Walleye (Hg mg/kg)





























95% CI, upper





95% CI, lower





Normality (p)*










^Raw data from [21]. *Kolmogorov-Smirnov one-sample normality test, two-tailed p.

Table 3.

Porewater Dissolved Analyte Concentrations at Depth of 0.3 m in the Sediment of the Athabasca River at Site 1 (Upstream) and Site 6 (Downstream) of Tar Island Pond One@



Site 1 (mg/L)

Site 6 (mg/L)

Site 6 – Site 1 (mg/L)

Effect (Site 6 / Site 1)

CCME (2007) Guideline*

Ammonia as N





1.37 at pH 8, 10 C #






0.10 at pH>6.5























































0.0089 trivalent, 0.001 hexavalent




























0.001 0.0001































Naphthenic Acids






Site 1 at 56º 55’ 56.1’’N, 111º 26’ 44.3’’W (sampled 9 Oct 2004); Site 6 at 56º 59’ 58.3’’N, 111º 27’ 29.0’’W (sampled 13 Oct 2004). Raw data from [16]. *CCME freshwater aquatic life protection guideline [22]; --- indicates no CCME guideline; #data from [23]; ^depends on hardness (= 77-160 mg/L for Athabasca R. near Donald Cr.).

Alberta Tar Sands Pollution

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Influence of Tar Island Pond One on Athabasca River Porewater Dissolved Analytes Of 24 analytes, the concentration of 19 analytes increased downstream of the pond while that of five decreased (Table 3). Overall, median and mean increases in concentration downstream of the pond were 2-fold and 4-fold, respectively. In terms of water quality guidelines, analytes of primary concern were ammonia, arsenic, iron, and zinc. Nine analytes increased three- or more-fold downstream of the pond; none decreased three- or more-fold. Analytes that increased at least three-fold were ammonia, aluminum, antimony, arsenic, copper, lead, strontium, uranium, and zinc. Landscape, Habitat, and Wildlife Losses The Athabasca tar sands industrial footprint as of spring 2008 was 65,040 ha, composed of 12,058 ha of tailings ponds and 52,982 ha of pits, facilities, and infrastructure (Fig. 1, Table 4). Boreal coniferous and deciduous upland and riparian forests, water bodies, exposed/disturbed soils, and a diverse array of bog and fen wetlands and shrublands have been lost. Within the industrial footprint, most of the native biota, composed of thousands of species and millions of individuals, have been extirpated. By proportion of the footprint, the largest losses have been to coniferous forest (36.0%) and deciduous forest (24.6%). Between 1992 and 2008, the extent of tailings ponds grew by 422% while the extent of mine pits, facilities, and infrastructure grew by 383% (Table 5). Based on typical Canadian western boreal bird densities by habitat [24, 25], the observed loss of deciduous forest Table 4.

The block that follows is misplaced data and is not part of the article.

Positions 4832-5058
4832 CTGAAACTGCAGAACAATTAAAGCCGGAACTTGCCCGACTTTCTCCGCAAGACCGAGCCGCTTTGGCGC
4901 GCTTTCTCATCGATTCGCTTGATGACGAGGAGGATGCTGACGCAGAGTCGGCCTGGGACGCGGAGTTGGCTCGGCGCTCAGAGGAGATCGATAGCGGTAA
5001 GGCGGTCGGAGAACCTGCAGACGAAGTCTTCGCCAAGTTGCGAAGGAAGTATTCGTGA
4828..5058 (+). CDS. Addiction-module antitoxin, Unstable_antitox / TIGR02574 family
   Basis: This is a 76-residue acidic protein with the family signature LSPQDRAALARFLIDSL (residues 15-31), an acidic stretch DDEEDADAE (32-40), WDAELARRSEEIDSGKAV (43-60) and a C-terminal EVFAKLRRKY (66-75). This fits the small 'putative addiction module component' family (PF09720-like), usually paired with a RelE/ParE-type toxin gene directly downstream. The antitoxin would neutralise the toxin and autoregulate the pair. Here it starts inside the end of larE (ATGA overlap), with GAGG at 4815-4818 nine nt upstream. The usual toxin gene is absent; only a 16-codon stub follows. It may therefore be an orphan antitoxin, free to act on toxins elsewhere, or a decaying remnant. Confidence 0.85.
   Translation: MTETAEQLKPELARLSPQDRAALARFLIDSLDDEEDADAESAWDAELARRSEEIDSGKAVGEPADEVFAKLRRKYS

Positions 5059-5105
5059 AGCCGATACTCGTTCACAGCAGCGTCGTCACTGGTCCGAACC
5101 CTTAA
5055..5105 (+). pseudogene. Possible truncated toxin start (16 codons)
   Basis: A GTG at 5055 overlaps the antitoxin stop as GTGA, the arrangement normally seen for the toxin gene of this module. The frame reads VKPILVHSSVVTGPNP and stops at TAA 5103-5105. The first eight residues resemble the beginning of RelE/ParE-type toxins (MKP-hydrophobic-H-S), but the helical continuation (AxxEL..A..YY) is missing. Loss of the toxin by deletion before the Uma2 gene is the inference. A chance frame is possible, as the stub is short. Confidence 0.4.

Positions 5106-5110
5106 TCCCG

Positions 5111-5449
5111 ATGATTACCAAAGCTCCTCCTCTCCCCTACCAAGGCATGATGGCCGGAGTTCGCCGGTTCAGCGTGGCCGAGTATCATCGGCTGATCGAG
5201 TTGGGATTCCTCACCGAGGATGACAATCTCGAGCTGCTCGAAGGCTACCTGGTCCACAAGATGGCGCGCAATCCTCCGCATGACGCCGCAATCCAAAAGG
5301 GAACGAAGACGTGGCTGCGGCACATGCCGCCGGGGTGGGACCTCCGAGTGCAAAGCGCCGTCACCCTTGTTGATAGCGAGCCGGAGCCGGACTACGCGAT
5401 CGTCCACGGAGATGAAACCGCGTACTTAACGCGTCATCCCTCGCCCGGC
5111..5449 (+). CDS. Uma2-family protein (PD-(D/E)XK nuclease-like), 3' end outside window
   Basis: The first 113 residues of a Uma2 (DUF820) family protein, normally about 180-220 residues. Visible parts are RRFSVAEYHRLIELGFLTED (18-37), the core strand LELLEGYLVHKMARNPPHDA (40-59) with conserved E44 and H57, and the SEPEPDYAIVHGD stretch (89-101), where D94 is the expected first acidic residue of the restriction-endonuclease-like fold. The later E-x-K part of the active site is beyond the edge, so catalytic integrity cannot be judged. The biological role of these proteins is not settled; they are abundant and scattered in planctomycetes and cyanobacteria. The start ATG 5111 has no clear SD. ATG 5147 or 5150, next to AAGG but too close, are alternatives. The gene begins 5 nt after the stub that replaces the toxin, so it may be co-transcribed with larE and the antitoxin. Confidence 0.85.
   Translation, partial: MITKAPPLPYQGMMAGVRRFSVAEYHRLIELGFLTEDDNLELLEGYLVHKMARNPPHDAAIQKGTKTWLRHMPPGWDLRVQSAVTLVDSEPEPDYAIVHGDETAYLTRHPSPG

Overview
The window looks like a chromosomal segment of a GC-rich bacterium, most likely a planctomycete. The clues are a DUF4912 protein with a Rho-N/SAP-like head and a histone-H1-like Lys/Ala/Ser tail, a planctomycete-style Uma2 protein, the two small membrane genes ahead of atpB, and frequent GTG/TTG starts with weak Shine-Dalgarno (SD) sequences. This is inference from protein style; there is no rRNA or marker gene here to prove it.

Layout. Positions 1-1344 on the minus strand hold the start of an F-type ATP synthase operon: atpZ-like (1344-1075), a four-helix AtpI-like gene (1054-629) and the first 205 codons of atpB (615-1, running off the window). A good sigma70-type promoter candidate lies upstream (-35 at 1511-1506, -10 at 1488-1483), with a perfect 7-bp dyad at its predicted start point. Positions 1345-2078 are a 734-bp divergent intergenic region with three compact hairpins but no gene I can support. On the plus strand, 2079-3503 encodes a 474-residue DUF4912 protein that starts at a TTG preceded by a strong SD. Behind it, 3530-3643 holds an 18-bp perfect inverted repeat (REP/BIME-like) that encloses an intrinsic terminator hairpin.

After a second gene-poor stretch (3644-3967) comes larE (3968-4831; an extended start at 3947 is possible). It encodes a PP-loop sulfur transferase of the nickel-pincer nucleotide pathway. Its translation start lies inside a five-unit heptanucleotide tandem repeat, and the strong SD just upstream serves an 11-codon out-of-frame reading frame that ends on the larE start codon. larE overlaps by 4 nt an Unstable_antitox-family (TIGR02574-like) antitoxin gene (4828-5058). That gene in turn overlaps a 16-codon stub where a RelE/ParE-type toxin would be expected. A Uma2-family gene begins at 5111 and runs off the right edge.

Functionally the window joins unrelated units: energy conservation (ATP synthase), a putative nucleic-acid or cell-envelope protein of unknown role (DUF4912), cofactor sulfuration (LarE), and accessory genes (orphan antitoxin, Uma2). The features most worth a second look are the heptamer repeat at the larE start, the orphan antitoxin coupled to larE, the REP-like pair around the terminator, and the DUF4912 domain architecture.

translates to a permanent loss in the range of 24,918 to 83,060 birds, a coniferous forest loss of 24,832 to 146,178 birds, and a fen, bog, and shrubland/undifferentiated wetland loss of 8,301 to 173,102 birds, for a total 58 to 402 thousand birds lost from the regional population. These losses are in addition to the annual bird mortalities due to tailings pond exposure (see Impacts Upon Birds). DISCUSSION Muskeg River PAHs Tar sands development increases the concentrations of PAHs in the Muskeg River, particularly of the alkylated forms characteristic of petrogenic sources. Withdrawal of Muskeg River water by tar sands operations between sites MUR-6 and MUR-5 was considered as a possible explanation for increased PAH concentrations. During 2006, discharge at the downstream site was about three times greater than discharge at the upstream site. Withdrawal of water is not a factor in the higher PAH levels observed at MUR-5. Tar sands mining is the most parsimonious explanation for elevated PAH levels between sites MUR-6 and MUR-5. MUR-5 lies near the Syncrude Aurora North Mine and tailings pond and downstream of Stanley Creek, a tributary disturbed by active tar sands mining. Stanley Creek receives drainage from, and flows through, a portion of the open pit mine; it then flows along the north and east sides of the Aurora North tailings pond before joining with the Muskeg River upstream of MUR-5. When observed from a helicopter by Timoney during August 2006, Stanley Creek was undergoing diversion. Sediments collected from Stanley

Areal Extent (ha, % of total) of Habitat Loss Due to Tar Sand Industrial Activities in the Athabasca Tar Sands Region as of 19 March 2008

Pre-Mining Cover Type

Extent (ha, %)



490, 0.75

rivers, ponds, lakes


735, 1.13

sparsely vegetated mudflats, sandbars, recent cutblocks and burns